Phone Vision – 01 Acquiring the Image

3 01 2011

All image processing projects have one thing in common: an image (or multiple images).  We need to first acquire an image, then we need to get it into a format that is conducive to editing.  Let’s get cracking.

Setting up the Project

We are going to set up a very simple project to show the original image, the processed image, and an application bar button to start the image capture.  This will be the basis for future projects.

1.) Create a new Silverlight for Windows Phone Project


2.) Modify the LayoutRoot to have two images:

    <Grid x:Name="LayoutRoot"



            <RowDefinition />

            <RowDefinition />



        <Image x:Name="OriginalImage"

            Grid.Row="0" />

        <Image x:Name="ProcessedImage"

            Grid.Row="1" />


3.) Create the application bar:


        <shell:ApplicationBar IsVisible="True" >





                Click="AcquireImageButton_Click" />



Note: Windows Phone 7 icons can be found here: C:\Program Files (x86)\Microsoft SDKs\Windows Phone\v7.0\Icons

Acquiring the Image

Now for the meat of the post.  First, we need to acquire an image then convert it to a WriteableBitmap.  In the wild, we are going to want to actually take a picture, but in the lab we simply want to load an image from the project.

1.) When we press the Acquire button we want to launch the Camera Capture Task.  Once it’s complete, we can start processing.

private void AcquireImageButton_Click(object sender, EventArgs e)


    CameraCaptureTask cct = new CameraCaptureTask();

    cct.Completed += new EventHandler<PhotoResult>(cct_Completed);



2.) Create a BitmapImage and a WriteableBitmap from the results.

void cct_Completed(object sender, PhotoResult e)


    // if we are working with the actual device

    // we actually want to take a picture

    // otherwise we are going to use a jpg

    // I have included in the project

    if (Microsoft.Devices.Environment.DeviceType == DeviceType.Device)


        // TaskResults can be OK, Cancel, or None

        // Working with the device here is rather

        // painful because it cancels every time

        // for me when I’m connected so I have to

        // run disconnected from the PC

        if (e.TaskResult == TaskResult.OK)


            BitmapImage bmp = new BitmapImage();


            OriginalImage.Source = bmp;

            WriteableBitmap processedImage = new WriteableBitmap(bmp);

            // you could put some automated processing here

            ProcessedImage.Source = processedImage;



    //else we are running from the emulator

    //in this case the CameraCaptureTask "works"

    //but it doesn’t really return anything of value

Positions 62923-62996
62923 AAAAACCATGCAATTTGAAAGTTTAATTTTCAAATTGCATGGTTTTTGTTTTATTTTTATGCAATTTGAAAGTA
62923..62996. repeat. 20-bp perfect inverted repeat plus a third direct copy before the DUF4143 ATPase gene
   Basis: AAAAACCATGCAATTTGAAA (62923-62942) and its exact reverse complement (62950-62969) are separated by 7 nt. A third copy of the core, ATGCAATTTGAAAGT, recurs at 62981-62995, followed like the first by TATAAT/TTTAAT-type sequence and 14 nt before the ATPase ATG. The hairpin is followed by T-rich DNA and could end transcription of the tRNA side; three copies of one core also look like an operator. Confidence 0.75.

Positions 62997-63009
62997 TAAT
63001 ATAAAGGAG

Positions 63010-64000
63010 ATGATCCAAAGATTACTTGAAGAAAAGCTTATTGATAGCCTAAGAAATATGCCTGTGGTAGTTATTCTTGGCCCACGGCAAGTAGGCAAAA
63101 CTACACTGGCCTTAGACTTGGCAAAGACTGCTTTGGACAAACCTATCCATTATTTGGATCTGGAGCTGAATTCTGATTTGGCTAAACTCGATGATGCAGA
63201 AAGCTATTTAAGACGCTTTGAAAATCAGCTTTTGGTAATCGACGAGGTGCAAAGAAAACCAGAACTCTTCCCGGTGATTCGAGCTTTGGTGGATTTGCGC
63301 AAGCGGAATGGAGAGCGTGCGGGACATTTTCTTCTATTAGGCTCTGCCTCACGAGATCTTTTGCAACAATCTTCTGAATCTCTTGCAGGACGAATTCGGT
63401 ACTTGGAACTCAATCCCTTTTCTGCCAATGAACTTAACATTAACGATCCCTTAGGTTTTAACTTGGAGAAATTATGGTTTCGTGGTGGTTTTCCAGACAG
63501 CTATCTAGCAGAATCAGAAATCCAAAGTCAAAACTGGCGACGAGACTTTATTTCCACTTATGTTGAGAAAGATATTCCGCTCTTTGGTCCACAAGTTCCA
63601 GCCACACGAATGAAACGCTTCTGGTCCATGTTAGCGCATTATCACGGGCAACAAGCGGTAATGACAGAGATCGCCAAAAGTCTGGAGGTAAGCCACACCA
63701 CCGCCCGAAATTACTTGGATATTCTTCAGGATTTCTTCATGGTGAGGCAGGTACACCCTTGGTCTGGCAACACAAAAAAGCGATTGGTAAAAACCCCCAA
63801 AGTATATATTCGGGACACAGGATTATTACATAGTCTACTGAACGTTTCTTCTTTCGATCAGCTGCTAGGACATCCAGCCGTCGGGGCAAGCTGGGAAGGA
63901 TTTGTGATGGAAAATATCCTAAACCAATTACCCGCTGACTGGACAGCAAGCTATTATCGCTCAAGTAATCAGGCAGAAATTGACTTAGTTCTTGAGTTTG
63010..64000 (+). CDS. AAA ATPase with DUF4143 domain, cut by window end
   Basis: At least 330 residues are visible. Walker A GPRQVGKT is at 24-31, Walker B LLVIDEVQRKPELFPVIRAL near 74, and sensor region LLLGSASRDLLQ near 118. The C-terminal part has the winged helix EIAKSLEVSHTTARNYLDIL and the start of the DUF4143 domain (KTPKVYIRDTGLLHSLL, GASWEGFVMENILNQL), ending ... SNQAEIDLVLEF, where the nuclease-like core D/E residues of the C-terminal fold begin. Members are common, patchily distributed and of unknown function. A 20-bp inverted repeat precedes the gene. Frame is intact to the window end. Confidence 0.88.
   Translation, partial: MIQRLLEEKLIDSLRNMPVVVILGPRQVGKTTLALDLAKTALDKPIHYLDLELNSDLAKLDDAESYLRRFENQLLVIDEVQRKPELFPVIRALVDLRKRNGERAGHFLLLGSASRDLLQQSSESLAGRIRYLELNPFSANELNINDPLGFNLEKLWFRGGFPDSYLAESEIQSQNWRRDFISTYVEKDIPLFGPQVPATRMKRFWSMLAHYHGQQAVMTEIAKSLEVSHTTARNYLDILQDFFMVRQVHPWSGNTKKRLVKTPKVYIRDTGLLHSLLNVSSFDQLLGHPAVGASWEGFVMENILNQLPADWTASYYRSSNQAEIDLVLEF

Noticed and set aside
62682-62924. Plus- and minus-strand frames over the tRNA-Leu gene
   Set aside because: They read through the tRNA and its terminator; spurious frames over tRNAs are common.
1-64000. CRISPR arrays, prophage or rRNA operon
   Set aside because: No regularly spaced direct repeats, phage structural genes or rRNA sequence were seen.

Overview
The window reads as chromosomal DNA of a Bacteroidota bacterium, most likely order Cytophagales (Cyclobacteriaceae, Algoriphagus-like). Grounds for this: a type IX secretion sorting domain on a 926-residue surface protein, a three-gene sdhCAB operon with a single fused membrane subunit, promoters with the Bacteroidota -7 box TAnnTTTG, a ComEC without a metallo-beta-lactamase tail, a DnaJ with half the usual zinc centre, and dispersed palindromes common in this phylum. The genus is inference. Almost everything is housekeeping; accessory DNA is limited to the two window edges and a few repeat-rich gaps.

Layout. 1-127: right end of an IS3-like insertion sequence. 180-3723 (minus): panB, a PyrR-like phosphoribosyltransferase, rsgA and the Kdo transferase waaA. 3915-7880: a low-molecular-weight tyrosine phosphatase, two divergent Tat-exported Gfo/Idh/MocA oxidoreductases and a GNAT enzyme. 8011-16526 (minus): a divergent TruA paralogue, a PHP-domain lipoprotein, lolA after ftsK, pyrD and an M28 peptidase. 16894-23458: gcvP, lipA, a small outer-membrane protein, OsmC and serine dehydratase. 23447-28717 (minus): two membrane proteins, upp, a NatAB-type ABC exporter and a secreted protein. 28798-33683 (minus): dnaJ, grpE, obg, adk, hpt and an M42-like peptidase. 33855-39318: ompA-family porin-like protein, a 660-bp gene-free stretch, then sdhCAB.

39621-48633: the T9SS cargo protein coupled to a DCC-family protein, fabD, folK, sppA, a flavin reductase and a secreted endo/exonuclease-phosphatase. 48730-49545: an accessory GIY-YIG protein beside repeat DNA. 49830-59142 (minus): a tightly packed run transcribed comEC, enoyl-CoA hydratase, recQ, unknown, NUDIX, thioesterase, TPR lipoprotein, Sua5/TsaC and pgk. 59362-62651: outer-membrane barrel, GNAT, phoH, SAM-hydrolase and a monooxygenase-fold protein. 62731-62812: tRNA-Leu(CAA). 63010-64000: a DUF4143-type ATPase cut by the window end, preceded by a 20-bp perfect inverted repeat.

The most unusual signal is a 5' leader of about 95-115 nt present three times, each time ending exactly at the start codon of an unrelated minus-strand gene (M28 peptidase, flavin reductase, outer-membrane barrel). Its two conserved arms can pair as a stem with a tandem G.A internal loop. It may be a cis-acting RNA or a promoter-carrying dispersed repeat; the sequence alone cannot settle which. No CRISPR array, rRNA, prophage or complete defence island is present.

//so we are going to use an image added to the




        //Creating a WriteableBitmap from a

        //BitmapImage that was created using a

        //Uri can be a little tricky.

        //If you don’t follow these steps you

        //might get a cryptic exception

        BitmapImage bmp = new BitmapImage();


        //Options here are None, DelayCreation (default), and

        //IgnoreImageCache (in Silverlight).  Mainly, we don’t want

        //DelayCreation because it waits to initialize it until

        //necessary (i.e. when it’s shown).  Since we are setting

        //the source of OriginalBitmap to bmp, we don’t actually

        //need to perform this step in this case.  In general,

        //however, for my projects, I often want to process the

        //image before I display it.

        bmp.CreateOptions = BitmapCreateOptions.None;


        //note how we are waiting for the image to

        //finish opening before we try to create the


        bmp.ImageOpened +=

            new EventHandler<RoutedEventArgs>(bmp_ImageOpened);


        //I added this test image as Content to the Images folder.

        //I recommend taking a photo with the phone then adding it

        //to your project.  This ensures the image will be the correct

        //format and consistent dimensions (2592×1944) for processing

        bmp.UriSource =

            new Uri("Images/test_image.jpg", UriKind.Relative);

        OriginalImage.Source = bmp;



void bmp_ImageOpened(object sender, RoutedEventArgs e)


    WriteableBitmap processedImage =

        new WriteableBitmap(sender as BitmapImage);

    // you could put some automated processing here

    ProcessedImage.Source = processedImage;


3.) Run it


You can really see the HTC HD7 pink color issue in this photo.


This is a fairly trivial task, but getting the WriteableBitmap functioning properly is the basis for everything from here on out.


Download Code


Up next: Extracting Colors